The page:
Sometime not long after the turn of this century, I travelled, again to Thailand to see my cousin and his wife and toddler daughter. Andy was working heavily on a film, so Pasalee, Mamiao and I travelled to her home town of Trat, near the Cambodian border for a few relentlessly rainy, impenetrable days, and then Pasalee and I caught the very wet, unsheltered ferry to Koh Chang.

We stayed at a resort at Lonely Beach in tiny individual wooden huts with straw roofs, and a sandy mattress and requisite mosquito net plus little oil lamp and towel as blanket. The windows were one tiny, un-paned square. If you needed to go to the toilet, you visited a roofless little stone grotto to squat, and poured pots of water over, in a time old way. Bathing consisted of cold well baths, such a sensual experience that made me think of the Micheal Ondaatje poem Wells;

‘Like diving a hundred times from a moving train into the harbour

Like diving a hundred times from a moving train into the harbour’

It rained, grey and breathless, except for the one afternoon when it stopped, for the briefest interlude, and all of the farang, me included,dashed down to the beach to swim in those pale waters.

I gained the worst sun burn of my life.

The final couple of days everything was a torture to my blistering skin,the sandy mattress, my cousin’s borrowed Krumpler slung over my shoulder, the very clothes upon my skin. The Thais found it amusing and I felt grumpily sore and sorry for myself.

We returned to Trat via bumpy songthaew across the island, then ferry, and stayed some more days at Pasalee’s parents house, before catching the interminably slow bus to Bangkok, and from there the night train back to Chiangmai.

We sat in our carriage, with all of the other farang (with the exception of Pasalee and Mamiao), until the evening meal time approached. The tables and menus appeared as though by magic, but we -with the benefit of the local know- retired to the dining carriage at the very back of the train, populated by only Thai people. There was a little bar, and tables laden with crockery and white vases displaying red roses within.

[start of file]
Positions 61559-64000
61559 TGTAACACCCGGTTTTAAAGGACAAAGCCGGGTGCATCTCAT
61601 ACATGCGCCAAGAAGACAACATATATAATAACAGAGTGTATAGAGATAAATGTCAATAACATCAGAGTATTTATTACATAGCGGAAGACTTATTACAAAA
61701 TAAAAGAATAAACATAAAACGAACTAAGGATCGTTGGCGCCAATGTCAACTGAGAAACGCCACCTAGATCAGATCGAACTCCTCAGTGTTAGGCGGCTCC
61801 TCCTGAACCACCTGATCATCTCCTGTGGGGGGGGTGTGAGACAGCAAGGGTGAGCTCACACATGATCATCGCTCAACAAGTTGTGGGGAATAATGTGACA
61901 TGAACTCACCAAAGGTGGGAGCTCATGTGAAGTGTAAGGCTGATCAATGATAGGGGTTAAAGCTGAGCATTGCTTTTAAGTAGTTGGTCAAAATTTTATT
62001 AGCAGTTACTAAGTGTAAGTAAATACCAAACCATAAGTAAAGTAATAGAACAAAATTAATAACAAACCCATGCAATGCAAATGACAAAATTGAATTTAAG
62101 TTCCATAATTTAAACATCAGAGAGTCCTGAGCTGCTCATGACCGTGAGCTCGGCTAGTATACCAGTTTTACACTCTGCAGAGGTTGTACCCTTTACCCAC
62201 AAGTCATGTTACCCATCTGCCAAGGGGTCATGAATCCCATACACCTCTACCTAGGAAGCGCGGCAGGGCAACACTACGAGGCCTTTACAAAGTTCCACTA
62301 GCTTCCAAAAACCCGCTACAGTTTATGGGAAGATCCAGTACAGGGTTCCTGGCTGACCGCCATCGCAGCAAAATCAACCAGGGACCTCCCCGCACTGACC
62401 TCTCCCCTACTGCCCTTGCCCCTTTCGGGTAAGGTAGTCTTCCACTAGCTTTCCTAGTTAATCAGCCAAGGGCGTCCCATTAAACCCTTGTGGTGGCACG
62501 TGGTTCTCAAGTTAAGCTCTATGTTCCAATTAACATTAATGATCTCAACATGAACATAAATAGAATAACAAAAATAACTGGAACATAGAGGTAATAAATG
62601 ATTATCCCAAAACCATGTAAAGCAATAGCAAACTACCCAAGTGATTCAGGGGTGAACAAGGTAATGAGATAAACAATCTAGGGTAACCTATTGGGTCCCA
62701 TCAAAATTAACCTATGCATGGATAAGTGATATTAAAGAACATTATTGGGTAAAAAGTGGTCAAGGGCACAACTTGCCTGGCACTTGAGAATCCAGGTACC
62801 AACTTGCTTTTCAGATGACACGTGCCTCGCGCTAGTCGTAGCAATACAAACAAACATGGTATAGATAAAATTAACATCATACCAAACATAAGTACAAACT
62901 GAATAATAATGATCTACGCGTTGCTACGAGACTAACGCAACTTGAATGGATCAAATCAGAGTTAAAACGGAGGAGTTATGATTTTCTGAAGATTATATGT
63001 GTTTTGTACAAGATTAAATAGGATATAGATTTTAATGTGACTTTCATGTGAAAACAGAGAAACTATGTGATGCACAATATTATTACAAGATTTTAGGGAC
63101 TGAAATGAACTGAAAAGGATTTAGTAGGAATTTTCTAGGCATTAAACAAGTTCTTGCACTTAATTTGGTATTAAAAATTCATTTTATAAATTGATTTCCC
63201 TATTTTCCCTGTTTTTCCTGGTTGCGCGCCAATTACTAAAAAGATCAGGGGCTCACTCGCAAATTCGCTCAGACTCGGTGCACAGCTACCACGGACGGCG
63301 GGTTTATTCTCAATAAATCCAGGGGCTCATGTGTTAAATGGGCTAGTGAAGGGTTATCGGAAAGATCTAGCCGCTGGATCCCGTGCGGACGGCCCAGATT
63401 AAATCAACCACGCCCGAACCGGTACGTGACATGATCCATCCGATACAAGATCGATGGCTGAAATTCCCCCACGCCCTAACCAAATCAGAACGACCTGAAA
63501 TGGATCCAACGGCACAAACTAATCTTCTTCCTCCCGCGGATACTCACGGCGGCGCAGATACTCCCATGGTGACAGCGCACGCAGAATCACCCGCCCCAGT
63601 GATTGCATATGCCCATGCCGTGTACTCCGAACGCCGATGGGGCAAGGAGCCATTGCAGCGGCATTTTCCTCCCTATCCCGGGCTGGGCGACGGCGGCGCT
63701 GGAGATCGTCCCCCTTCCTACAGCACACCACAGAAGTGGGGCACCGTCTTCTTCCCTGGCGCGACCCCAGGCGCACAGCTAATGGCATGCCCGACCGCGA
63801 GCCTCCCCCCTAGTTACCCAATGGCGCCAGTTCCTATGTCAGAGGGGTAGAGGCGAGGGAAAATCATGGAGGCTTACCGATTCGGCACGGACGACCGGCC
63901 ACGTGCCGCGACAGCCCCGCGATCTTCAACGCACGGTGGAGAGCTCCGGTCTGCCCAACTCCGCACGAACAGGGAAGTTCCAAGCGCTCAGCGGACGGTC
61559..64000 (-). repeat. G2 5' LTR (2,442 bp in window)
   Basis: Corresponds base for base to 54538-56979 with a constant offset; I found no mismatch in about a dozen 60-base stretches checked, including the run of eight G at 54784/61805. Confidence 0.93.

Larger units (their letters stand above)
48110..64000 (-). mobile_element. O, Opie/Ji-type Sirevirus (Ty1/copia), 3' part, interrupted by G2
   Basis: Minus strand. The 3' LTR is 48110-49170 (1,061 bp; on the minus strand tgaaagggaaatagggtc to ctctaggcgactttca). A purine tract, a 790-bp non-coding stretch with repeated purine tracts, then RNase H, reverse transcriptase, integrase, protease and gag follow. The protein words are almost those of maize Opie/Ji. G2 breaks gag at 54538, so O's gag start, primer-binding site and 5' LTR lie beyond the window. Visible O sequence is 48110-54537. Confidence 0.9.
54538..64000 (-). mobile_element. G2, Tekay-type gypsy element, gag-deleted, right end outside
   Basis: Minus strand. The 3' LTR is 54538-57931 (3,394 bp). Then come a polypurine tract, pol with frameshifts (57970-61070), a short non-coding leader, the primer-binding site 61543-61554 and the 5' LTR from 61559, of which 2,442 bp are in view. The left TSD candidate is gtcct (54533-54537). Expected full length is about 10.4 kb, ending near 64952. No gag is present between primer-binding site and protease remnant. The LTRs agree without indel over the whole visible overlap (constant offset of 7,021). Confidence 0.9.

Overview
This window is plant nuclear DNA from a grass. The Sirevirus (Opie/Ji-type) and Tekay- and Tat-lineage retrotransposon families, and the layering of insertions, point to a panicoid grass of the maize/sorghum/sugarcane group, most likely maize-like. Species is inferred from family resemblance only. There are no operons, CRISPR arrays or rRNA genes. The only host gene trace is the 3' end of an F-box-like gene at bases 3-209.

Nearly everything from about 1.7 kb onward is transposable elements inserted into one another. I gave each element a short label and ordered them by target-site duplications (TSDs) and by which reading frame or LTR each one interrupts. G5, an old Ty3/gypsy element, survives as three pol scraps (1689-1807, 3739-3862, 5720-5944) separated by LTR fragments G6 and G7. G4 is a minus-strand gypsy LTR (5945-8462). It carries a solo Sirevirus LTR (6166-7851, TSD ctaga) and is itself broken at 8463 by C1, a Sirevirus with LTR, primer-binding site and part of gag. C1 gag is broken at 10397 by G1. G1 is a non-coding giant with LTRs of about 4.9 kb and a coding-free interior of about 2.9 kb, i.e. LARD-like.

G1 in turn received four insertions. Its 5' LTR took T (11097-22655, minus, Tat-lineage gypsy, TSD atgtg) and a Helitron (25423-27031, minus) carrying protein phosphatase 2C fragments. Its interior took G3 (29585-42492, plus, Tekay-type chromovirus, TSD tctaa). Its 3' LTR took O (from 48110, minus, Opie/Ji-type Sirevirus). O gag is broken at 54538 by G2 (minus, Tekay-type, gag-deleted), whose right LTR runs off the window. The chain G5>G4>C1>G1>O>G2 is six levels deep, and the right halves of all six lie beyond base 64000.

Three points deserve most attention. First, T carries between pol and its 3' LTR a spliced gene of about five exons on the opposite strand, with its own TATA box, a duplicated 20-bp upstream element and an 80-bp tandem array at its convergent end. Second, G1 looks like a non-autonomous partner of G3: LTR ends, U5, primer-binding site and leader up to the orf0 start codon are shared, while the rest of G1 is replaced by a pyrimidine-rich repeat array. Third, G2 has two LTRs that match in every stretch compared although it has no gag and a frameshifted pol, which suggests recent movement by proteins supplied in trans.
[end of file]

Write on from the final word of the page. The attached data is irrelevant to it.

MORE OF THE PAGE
The lighting was dim. There was a disco ball, and Billy Joel was blaring very loudly.
I’m not an especial fan of Billy Joel, but I am a child of the 80’s and it happens that I know the words to most of his songs from that period. Give me the moistly fragrant Thai night rushing by the wide open windows, bottles of singha beer, and a disco ball, and I will sing them all (quietly, that is, I was after all without company, after 18 month old Anise had shown a propensity toward flinging the dinner china out the window, her mother had retired her back to the sleeping carriage).

I sat in that dining car alone for the longest time, chain smoking and getting slowly,beautifully intoxicated, and for a few hours, my life was so perfect. I swooned with the love of it, and at one late night station stop at an ancient town, a tall young Thai mouthed “You’re beautiful” to me from the platform, far enough away not to be anything but a siren call from my dreams, and so I believed him.
Linking up with Essentially Jess for #IBOT

Night Train